Direct Characterization In The Tell Tale Heart

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In this excerpt “from The Tell-tale Heart,” Edgar Allan Poe creates the supercilious character of an unnamed narrator through indirect characterization. Using the components of character motivation, internal thoughts, and actions, Poe portrays a story about deception and reveals the feelings of superiority, and ultimately guilt, that is invoked by the pretense of innocence. The narrator’s motivations can be identified through his internal thoughts and his actions. For example, both components are recognized when the narrator says “while I myself, in the wild audacity of my perfect triumph, placed my own seat upon the very spot beneath which reposed the corpse of the victim.” The first portion of the sentence, “In the wild audacity of my perfect triumph,” gives readers a clue on how he perceives his situation. According to his internal thoughts, the narrator …show more content…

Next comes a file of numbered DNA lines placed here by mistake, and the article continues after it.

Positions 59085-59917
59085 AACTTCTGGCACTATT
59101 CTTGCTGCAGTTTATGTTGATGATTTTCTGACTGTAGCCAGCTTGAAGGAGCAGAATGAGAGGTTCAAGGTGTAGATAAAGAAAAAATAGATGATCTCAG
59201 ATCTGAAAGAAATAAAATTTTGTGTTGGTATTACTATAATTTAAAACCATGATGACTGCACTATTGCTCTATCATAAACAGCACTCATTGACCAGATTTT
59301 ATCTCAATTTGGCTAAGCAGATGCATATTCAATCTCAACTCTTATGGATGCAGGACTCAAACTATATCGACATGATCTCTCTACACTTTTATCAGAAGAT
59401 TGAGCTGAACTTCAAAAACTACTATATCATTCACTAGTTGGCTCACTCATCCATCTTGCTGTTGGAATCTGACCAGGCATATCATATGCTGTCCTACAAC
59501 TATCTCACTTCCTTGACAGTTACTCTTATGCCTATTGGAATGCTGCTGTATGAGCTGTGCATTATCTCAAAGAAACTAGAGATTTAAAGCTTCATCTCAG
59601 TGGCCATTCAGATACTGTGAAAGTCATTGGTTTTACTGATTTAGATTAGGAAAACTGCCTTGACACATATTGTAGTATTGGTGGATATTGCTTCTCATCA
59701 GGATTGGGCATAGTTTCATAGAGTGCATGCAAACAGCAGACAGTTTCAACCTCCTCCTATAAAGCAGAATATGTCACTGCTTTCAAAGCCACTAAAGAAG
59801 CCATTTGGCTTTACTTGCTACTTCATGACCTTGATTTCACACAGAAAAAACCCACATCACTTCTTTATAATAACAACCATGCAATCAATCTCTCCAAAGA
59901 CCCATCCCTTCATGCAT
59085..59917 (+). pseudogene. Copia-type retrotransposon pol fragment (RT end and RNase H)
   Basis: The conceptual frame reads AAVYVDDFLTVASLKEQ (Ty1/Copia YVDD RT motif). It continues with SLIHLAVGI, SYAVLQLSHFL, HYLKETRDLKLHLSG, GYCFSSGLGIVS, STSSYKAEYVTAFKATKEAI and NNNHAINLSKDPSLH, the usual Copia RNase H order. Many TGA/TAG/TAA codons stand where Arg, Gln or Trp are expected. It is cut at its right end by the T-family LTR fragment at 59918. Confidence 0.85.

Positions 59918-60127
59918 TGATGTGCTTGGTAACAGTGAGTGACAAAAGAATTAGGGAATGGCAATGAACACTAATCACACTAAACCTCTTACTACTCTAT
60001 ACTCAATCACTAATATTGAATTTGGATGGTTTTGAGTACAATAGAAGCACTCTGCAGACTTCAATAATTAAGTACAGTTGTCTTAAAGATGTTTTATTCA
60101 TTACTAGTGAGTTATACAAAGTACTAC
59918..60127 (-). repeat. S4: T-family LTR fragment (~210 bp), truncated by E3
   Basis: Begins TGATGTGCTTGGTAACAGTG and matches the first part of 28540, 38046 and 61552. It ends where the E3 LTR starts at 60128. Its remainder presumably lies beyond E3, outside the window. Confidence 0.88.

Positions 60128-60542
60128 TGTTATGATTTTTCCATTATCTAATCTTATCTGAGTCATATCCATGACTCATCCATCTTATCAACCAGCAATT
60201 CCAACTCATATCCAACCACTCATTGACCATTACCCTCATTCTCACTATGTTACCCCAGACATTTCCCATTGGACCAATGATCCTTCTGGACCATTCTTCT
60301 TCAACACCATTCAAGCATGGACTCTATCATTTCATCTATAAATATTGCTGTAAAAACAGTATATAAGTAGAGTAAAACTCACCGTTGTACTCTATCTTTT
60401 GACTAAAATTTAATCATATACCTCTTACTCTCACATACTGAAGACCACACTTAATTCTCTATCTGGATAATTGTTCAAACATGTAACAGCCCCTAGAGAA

It is understood that the narrator felt the blood draining out of his face, which usually occurs due to nervousness or unease. The fact that he felt these emotions indicates his actual view on the situation. The narrator no longer felt “singularly at ease,” as his physical response to his hidden guilt made that obvious. Moreover, his repeating thought in the beginning of the excerpt, “For what had I to fear,” gave the narrator a dissolute appearance. However, his true morals are revealed when the narrator shows signs of guilt like “My head ached, and I fancied a ringing in my ears.” The narrator’s transition from superiority to guilt represents the reality that the acknowledgement of wrongdoings can either be done consciously or unconsciously, and that the latter has considerable negative

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